Try a different style of shooting. Set up a type of session you’ve never done before. Start a new business. Introduce yourself to complete strangers. Learn a brand new skill. Basically, you have to take on a non-stop series of challenges. Forever.
Now, we all probably know that to improve our photography we have to do these things. But more often than not, we don’t. Why is that?
I’d venture that most of the time what holds us back is fear. Nothing more, nothing less.
Now, I’m sure you can point to half-a-dozen circumstances that are preventing you from taking that next big step out of your comfort zone. A full-time job. A mortgage. Inexperience. Not having any connections. Not having enough money. Not having enough time.
But I’m going to be that really annoying person here, and say that 99% of the time those circumstances that you think are holding you back, aren’t actually holding you back. Nope. It’s fear.
I mean, you can always work on your photography in the evenings and on weekends. You can start with basic gear, or rent before you invest the big bucks. Seriously, if blind people can take photos, surely other circumstances like time and money can be overcome. It’s not the situation that holds us back. It’s the fear.
The problem is that these fears are not productive, helpful ones, like the fear of poisonous snakes. No, these are learned fears that prevent us from doing seriously awesome things, for no good reason. Honest. Let’s take a look at some of the big fears photographers face, and why they are downright silly.
(As an added bonus, I’ll be giving you a Real Life example of ours for each of these, just so you know that we’ve actually lived through all these fears. Which, coincidentally, is the best way to overcome a fear!)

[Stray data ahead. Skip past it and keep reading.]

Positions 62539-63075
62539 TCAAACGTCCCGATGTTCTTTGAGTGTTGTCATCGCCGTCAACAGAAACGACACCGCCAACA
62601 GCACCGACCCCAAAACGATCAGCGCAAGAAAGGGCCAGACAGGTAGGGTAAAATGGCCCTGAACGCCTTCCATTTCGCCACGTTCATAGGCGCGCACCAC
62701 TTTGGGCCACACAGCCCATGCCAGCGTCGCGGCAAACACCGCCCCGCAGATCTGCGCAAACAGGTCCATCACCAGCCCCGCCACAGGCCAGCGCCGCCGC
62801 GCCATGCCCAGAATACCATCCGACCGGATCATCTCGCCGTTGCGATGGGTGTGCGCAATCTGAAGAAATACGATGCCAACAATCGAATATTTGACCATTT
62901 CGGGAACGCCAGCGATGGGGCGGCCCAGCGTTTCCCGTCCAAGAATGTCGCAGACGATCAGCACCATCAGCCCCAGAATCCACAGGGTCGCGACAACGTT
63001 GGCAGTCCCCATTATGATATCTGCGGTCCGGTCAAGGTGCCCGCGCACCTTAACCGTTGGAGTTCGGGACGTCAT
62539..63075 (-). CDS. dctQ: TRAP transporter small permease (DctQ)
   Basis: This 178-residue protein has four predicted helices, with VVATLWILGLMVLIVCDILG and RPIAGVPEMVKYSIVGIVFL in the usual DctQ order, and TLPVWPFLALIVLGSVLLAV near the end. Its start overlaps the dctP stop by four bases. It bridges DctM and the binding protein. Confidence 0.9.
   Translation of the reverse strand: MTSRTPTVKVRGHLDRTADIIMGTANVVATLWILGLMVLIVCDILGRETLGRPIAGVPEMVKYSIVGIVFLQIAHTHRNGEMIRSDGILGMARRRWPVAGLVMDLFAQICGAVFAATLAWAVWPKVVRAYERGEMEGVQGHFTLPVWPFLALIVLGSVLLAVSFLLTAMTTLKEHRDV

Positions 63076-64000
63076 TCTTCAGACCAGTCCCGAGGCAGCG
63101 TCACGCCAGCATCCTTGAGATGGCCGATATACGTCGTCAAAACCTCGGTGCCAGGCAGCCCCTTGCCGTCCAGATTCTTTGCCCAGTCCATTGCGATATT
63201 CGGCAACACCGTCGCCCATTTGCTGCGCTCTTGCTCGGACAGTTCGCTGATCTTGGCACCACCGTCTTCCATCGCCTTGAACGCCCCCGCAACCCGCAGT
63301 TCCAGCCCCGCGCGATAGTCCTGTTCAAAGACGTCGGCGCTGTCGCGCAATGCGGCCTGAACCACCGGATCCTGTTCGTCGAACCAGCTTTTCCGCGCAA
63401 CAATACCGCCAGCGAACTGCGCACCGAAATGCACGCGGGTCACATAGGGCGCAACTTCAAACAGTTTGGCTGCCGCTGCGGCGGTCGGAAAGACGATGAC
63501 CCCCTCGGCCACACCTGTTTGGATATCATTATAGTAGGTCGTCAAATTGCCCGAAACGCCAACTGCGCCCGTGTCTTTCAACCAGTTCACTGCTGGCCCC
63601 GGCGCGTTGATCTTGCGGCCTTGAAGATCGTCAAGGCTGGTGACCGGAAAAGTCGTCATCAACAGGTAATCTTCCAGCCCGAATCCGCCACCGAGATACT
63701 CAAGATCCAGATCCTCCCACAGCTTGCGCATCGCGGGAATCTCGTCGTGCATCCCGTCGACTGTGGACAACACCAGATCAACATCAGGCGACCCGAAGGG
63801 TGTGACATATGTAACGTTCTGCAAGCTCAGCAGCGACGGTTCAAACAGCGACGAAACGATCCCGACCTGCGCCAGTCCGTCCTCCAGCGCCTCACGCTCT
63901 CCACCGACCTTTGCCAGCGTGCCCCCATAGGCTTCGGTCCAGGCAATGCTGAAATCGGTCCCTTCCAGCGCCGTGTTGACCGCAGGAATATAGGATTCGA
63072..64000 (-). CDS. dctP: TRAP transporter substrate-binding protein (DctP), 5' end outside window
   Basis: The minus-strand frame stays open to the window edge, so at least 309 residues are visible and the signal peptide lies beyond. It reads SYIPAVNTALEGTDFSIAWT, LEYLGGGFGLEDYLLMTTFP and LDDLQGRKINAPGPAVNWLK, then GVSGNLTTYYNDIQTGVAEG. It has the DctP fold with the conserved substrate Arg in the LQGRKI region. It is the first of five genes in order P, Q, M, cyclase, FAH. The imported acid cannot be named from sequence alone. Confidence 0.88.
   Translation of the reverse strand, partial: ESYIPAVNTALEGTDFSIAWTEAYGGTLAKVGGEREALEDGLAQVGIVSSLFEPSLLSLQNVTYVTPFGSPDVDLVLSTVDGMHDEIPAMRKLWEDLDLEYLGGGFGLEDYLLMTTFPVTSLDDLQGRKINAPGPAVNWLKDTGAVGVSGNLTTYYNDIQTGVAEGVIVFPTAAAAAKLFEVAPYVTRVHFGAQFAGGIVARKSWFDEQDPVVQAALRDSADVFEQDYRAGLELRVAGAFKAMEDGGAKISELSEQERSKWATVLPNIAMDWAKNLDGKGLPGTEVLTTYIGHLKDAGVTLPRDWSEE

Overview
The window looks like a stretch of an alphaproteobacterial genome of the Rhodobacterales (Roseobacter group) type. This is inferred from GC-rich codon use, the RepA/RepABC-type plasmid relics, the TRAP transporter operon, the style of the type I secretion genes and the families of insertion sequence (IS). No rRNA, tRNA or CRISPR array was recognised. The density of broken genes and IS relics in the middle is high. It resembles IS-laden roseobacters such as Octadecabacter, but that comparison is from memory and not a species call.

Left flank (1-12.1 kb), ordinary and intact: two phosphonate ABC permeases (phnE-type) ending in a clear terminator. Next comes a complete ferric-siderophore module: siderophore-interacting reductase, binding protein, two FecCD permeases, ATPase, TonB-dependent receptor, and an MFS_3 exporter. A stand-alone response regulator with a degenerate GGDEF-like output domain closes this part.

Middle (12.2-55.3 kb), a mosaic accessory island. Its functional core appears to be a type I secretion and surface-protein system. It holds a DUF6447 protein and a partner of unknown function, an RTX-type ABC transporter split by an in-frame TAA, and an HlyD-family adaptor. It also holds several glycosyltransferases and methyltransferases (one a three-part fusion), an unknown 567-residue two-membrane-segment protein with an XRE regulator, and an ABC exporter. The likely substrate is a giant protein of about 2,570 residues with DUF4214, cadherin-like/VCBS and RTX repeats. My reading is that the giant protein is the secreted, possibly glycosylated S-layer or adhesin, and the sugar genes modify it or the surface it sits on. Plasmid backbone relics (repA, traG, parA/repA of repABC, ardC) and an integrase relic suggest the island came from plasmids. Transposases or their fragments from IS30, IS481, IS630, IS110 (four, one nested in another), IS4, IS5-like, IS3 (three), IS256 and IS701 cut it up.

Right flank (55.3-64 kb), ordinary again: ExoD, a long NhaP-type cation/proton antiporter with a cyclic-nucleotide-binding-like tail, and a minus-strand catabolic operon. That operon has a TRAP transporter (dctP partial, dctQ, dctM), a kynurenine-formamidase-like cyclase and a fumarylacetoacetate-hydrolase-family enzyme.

Fear of Failure
That’s a good one, hey? Who here hasn’t been afraid that they would fail, big time. This is especially potent if you decide to start a business. It can be so completely paralyzing that you never actually try. You come up with excuses. You figure it never would have worked anyway.
But the problem is that there is actually nothing wrong with failing. In fact, if you’re really pushing yourself to do fantastic new things, there’s a really good chance you’ll fail. No. Big. Deal. It happens to everyone. As long as you pick yourself up, learn from the failure, and keep going, you may as well look at that failure as a positive! You now know what doesn’t work, and are closer to figuring out what does.
Most great people have attained their greatest success just one step beyond their greatest failure. – Napoleon Hill
Real Life Fail: We once started a photography/graphic design business with the idea that we would do headshots and business card designs for real estate agents. We had a name, a logo, a website, lots of shiny brochures, and thought we were onto a big idea. Well, we didn’t have things quite right, because it failed, big time. We booked maybe two jobs. Ever. Looking back, I’m really proud that we tried. Plus we learned a lot. Double plus, it’s totally a great dinner party story.
Fear Of Embarassment
Then there’s the fear of embarassment and looking dumb. Man, that’s a powerful one. I don’t know about you, but this is a biggie for me. I am always worried what people will think. And this one can hold you back from trying new things, and really getting outside the box. Basically, it can prevent you from becoming the best photographer you can be!